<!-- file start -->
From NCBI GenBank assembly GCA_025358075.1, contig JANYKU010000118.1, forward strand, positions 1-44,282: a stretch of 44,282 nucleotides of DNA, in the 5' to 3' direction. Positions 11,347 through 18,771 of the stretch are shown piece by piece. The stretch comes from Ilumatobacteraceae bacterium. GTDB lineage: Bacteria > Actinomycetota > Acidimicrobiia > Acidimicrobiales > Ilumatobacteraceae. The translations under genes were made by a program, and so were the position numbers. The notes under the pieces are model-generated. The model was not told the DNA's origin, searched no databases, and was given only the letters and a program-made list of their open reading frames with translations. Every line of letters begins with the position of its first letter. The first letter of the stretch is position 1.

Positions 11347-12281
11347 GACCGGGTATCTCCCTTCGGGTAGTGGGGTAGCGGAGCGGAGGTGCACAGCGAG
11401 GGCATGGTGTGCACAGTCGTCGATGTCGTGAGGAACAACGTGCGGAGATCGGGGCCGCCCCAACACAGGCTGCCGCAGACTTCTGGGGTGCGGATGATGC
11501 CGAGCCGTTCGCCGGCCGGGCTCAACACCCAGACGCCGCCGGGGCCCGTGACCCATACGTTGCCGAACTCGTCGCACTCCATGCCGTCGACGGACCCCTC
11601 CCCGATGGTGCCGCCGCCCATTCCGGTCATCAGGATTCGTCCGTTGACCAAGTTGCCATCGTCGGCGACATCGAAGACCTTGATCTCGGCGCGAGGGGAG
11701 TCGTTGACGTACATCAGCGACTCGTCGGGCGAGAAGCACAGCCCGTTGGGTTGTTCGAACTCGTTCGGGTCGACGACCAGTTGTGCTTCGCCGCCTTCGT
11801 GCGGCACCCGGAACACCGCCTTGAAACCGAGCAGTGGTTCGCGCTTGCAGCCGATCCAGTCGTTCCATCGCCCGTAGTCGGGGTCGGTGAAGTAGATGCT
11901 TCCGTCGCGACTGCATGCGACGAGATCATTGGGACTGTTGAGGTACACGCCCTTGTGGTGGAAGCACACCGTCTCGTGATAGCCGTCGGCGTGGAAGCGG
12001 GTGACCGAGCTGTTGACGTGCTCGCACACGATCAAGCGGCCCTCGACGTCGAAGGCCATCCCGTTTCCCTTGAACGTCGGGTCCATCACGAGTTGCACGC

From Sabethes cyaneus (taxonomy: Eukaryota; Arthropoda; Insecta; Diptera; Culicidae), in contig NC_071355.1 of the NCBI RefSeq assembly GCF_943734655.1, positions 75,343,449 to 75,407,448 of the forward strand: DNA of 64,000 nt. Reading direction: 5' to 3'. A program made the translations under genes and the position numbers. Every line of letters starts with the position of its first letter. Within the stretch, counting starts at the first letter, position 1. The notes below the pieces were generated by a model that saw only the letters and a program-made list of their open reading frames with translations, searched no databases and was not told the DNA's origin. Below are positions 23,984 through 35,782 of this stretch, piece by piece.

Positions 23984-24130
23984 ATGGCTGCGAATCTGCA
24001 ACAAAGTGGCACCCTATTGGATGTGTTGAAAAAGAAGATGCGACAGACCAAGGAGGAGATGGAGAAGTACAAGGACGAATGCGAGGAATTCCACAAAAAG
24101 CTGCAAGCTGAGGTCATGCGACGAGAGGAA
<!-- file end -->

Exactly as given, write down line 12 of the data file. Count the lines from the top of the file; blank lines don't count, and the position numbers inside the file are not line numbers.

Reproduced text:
Positions 23984-24130